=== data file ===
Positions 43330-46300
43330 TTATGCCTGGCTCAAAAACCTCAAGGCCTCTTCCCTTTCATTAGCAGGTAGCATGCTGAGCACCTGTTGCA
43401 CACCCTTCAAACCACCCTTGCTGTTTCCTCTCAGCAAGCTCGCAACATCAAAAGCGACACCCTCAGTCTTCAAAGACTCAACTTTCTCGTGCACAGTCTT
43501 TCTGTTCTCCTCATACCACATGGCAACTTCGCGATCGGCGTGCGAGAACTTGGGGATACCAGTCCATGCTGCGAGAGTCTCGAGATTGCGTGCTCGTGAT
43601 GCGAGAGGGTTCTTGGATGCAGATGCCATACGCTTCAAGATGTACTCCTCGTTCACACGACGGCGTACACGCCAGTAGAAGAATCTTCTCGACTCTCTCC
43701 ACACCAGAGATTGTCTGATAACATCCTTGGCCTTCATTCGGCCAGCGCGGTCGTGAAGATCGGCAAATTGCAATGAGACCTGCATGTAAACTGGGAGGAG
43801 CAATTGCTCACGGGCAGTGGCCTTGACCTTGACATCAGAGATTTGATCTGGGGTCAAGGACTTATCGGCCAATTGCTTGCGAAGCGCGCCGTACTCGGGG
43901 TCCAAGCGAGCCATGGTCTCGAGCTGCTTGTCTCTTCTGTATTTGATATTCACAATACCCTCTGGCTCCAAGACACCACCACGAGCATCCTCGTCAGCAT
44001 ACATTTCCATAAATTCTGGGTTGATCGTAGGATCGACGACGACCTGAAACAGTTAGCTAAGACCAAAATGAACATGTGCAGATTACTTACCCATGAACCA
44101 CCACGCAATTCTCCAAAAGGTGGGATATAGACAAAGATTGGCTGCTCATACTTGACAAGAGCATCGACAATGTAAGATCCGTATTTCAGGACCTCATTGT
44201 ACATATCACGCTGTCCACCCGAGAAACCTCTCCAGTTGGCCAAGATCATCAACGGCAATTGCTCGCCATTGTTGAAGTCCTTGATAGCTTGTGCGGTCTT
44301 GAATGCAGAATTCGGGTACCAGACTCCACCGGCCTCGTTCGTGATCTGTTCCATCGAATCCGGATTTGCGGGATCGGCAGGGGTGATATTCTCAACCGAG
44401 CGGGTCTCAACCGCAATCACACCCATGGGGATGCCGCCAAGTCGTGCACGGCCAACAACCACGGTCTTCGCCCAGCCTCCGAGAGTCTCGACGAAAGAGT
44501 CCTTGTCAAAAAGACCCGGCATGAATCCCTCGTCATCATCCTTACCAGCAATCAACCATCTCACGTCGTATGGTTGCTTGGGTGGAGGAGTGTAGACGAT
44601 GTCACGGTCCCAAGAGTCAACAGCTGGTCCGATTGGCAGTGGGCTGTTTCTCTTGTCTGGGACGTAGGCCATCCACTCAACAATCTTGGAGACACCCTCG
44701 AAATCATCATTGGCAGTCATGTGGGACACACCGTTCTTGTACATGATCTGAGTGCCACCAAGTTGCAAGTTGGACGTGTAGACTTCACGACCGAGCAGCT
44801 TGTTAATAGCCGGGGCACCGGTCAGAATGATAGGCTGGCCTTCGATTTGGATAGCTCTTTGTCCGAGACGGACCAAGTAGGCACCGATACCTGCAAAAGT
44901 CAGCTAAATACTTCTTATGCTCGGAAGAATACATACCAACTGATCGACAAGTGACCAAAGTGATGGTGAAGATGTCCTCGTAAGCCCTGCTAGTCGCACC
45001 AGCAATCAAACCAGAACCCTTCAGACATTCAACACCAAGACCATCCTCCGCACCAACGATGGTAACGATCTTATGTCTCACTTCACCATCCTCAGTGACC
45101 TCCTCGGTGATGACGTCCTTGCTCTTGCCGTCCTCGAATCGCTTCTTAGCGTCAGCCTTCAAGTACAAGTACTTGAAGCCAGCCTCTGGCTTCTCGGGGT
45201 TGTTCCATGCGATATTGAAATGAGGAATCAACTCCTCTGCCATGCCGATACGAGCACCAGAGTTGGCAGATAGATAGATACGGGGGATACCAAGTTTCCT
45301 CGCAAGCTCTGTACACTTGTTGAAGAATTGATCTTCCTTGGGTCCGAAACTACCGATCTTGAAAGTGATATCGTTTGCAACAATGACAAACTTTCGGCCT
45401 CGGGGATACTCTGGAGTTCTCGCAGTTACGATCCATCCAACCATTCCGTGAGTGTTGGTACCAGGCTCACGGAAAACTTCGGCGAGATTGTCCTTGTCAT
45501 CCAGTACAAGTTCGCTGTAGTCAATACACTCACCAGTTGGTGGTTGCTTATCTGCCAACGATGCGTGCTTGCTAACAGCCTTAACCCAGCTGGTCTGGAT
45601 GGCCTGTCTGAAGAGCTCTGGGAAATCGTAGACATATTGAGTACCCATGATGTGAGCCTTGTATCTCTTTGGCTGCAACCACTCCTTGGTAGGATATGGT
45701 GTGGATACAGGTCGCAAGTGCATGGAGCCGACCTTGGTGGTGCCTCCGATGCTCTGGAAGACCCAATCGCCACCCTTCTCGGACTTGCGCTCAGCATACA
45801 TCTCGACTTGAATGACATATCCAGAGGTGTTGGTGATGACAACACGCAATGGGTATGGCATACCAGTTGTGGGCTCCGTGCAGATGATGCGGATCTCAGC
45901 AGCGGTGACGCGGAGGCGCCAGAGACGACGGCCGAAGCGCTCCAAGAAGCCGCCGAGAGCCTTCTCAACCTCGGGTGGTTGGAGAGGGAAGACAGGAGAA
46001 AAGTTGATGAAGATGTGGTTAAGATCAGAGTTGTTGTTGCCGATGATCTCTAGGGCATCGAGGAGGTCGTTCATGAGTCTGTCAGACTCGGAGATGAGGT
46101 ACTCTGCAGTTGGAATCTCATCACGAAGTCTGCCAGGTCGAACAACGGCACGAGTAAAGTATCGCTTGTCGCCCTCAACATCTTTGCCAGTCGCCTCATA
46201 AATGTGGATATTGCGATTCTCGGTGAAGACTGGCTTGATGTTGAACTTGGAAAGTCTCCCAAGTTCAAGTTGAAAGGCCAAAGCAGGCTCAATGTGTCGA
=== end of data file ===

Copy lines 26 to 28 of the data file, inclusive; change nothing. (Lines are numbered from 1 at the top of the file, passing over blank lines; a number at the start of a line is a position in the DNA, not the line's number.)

45701 GTGGATACAGGTCGCAAGTGCATGGAGCCGACCTTGGTGGTGCCTCCGATGCTCTGGAAGACCCAATCGCCACCCTTCTCGGACTTGCGCTCAGCATACA
45801 TCTCGACTTGAATGACATATCCAGAGGTGTTGGTGATGACAACACGCAATGGGTATGGCATACCAGTTGTGGGCTCCGTGCAGATGATGCGGATCTCAGC
45901 AGCGGTGACGCGGAGGCGCCAGAGACGACGGCCGAAGCGCTCCAAGAAGCCGCCGAGAGCCTTCTCAACCTCGGGTGGTTGGAGAGGGAAGACAGGAGAA